As hybrid cloud adoption grows, proper architecture and design of these solutions becomes critical. In the first part of this article series, we discussed the challenges any organization faces when linking public and private cloud environments. The second article outlined strategies for mitigating the network and security challenges of hybrid cloud. In this third of four articles, we will assess success strategies for application integration and system management in hybrid clouds.
Solutions to Hybrid Cloud Challenges
Data and Application Integration. Nearly every useful system is made up of data and business logic from multiple applications. Siloed, monolithic systems are fading in popularity as more dynamic systems take their place. But as you look to work with data and applications in a hybrid cloud, you need to keep a few things in mind.
*Recognize the presence of data gravity. The concept of data gravity—a principle identified by Dave McCrory that claims that applications and services are drawn closer to large collections of data—comes to play in a hybrid cloud. Do you find yourself shuttling data back and forth over long distances? Would it make sense to move some of your large data repositories to whichever cloud most of the consuming applications are running in? Bulk data movement between on-premises and public cloud systems can get slow, so look for ways to optimize placement based on known integration points.
*Map secure integration paths. Some services in your hybrid cloud may be software-as-a-service (SaaS) products that don’t offer private network tunnels for communication. When creating a hybrid application integration strategy, consider tools—such as the Informatica Cloud or SnapLogic—that make it possible to securely transfer data from public SaaS platforms to systems behind your corporate firewall.
*Know your technical constraints. The applications in your data center are probably only limited by the hardware they run on. However, most multi-tenant cloud systems apply resource governors to make sure that no single consumer can swamp the platform with requests. Make sure that you understand the constraints of each public cloud in your hybrid architecture and refactor any integration processes that would obviously violate these constraints.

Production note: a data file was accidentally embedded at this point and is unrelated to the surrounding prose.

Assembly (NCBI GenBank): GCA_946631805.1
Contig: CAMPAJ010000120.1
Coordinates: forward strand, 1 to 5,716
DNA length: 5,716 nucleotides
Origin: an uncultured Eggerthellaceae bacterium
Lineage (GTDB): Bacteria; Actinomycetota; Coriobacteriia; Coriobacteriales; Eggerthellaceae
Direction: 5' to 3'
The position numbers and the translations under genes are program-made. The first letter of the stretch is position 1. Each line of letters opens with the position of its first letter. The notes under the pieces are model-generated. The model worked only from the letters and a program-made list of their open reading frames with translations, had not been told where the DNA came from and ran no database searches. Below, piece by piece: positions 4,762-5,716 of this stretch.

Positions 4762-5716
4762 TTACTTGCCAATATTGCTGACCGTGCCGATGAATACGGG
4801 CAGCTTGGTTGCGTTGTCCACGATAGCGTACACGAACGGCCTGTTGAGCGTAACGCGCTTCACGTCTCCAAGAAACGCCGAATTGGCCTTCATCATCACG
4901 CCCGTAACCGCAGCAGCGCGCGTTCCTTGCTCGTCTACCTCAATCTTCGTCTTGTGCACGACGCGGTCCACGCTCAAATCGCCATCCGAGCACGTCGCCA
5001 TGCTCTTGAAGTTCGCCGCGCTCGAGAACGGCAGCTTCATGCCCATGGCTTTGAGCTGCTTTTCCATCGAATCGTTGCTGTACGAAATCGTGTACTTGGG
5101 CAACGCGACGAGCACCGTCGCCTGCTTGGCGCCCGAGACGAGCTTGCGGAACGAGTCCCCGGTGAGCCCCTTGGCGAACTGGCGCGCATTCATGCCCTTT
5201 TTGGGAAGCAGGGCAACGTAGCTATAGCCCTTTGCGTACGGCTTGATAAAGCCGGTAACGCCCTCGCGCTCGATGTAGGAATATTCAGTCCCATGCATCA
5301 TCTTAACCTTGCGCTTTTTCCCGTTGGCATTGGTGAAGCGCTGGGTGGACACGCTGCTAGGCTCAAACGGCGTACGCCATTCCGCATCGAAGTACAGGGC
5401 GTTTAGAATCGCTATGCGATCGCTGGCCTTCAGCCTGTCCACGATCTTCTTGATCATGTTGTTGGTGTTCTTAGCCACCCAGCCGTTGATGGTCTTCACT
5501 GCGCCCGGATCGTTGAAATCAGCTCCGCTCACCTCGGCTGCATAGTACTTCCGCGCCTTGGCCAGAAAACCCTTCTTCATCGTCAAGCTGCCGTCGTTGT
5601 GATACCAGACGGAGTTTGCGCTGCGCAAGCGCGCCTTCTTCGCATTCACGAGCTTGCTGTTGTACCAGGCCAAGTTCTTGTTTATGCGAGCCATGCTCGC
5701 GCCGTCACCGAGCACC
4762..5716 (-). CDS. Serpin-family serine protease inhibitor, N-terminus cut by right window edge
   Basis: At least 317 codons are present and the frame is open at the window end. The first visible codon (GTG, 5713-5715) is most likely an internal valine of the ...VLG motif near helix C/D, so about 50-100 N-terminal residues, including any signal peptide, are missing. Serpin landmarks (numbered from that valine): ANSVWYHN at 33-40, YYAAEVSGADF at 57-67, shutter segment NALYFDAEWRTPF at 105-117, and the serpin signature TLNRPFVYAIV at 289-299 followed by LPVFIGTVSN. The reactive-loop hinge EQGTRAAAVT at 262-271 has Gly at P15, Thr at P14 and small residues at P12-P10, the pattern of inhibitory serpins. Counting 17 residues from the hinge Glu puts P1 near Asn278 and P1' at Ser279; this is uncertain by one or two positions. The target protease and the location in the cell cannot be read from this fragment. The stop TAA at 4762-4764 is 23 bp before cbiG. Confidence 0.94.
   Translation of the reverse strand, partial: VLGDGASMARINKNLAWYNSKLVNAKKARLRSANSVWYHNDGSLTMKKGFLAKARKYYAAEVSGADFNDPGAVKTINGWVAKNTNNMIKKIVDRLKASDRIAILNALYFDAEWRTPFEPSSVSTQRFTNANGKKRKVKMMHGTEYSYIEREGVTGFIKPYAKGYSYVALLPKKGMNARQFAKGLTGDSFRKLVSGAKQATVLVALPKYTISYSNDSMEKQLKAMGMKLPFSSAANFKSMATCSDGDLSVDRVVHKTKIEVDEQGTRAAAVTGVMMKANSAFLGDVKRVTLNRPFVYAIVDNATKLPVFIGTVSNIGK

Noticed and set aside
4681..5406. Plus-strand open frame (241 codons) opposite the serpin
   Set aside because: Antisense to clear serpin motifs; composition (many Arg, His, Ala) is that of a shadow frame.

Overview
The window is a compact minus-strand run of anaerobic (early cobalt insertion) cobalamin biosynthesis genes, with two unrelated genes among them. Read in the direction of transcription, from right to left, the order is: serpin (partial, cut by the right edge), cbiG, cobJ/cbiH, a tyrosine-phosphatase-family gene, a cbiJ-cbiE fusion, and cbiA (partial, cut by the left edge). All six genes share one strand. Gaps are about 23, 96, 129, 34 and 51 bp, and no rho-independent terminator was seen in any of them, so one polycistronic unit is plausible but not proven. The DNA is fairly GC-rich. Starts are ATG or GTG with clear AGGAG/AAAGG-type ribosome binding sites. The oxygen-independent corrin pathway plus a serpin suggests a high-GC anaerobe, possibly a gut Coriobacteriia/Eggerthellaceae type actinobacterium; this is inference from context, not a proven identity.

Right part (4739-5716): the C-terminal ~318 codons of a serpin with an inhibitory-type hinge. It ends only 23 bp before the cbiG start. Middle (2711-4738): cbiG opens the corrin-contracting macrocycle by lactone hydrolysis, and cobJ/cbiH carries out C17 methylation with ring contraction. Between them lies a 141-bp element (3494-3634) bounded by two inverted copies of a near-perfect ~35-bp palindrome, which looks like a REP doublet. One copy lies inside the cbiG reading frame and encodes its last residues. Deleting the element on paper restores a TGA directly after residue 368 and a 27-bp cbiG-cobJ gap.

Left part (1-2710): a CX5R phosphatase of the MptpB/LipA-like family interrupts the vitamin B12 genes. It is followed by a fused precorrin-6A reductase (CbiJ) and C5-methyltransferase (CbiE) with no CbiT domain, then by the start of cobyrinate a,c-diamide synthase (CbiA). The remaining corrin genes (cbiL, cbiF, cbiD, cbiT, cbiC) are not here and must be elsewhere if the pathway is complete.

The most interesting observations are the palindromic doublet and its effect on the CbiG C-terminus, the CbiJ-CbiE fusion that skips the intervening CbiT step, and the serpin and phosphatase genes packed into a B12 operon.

*Design for failure. When systems span environments in a hybrid scenario, the risk of localized failures goes up. Microservices and distributed components make for a more flexible architecture. The flipside, however, is that your system requires greater resilience. Work with your architects and developers to ensure that hybrid cloud applications can fail fast or apply circuit breakers to bypass failed components.
System Management—Work Smarter, Not Harder. This seems to be one of those areas that doesn’t factor heavily into a company’s first assessment of cloud costs. Ongoing maintenance is a part of nearly every server environment, unless you’re among the few who successfully run immutable servers. How can you mitigate this challenge?
*Invest in configuration management. Configuration management tools like Chef, Ansible, Puppet, and Salt are now mainstream and you can find plenty of expert material on how to use each platform. Why do those tools matter? It’s one thing to have inconsistencies in a small server environment where manual intervention is annoying, but not catastrophic. It’s another thing entirely to tolerate “configuration drift” at scale! If you set up configuration management across your hybrid environment, it becomes possible to manage a constantly growing fleet of servers without corresponding increases in administrator headcount.
*Look for ways to perform management in bulk. Even if you do not have a full configuration management platform in place, aggressively pursue options that let you manage your assets in bulk instead of one at a time. Use scripting to programmatically interact with many servers at once, or leverage group-based management capabilities found in platforms like CenturyLink Cloud.
*Consider agent-based monitoring solutions that feed a centralized repository. In the public cloud, you will likely not have the same level of control that you have in a private environment. Don’t assume that you can tap into the underlying virtualization layer of the public cloud, but rather, use server-based agents that can provide granular machine-level statistics. If you want to apply a standardized alerting process across your hybrid cloud, collect all the monitoring data into a centralized repository where it can be analyzed and acted on.
*Make it easy to find cloud resources. Classic configuration management databases won’t survive in a hybrid environment. Clouds are defined by their elasticity, and servers will be created and torn down at will. Trying to manually keep a tracking system in place is a fool’s errand. Instead, figure out how to organize and find your dynamic compute resources in a way that helps your team. In the CenturyLink Cloud, you can use Server Groups to create collections of related servers, and leverage our Global Search to quickly find assets across any data center.
System management can be an unexpected – but critical – new cost of hybrid cloud computing. Your focus should be on streamlining processes and management at scale, not preserving all aspects of the current state. Data and application integration strategies for hybrid cloud help you place workloads where they make the most sense, and not sacrifice the benefits of each environment. In our final article of the series, we will take a look at how to succeed in the face of compatibility, portability, and tooling challenges.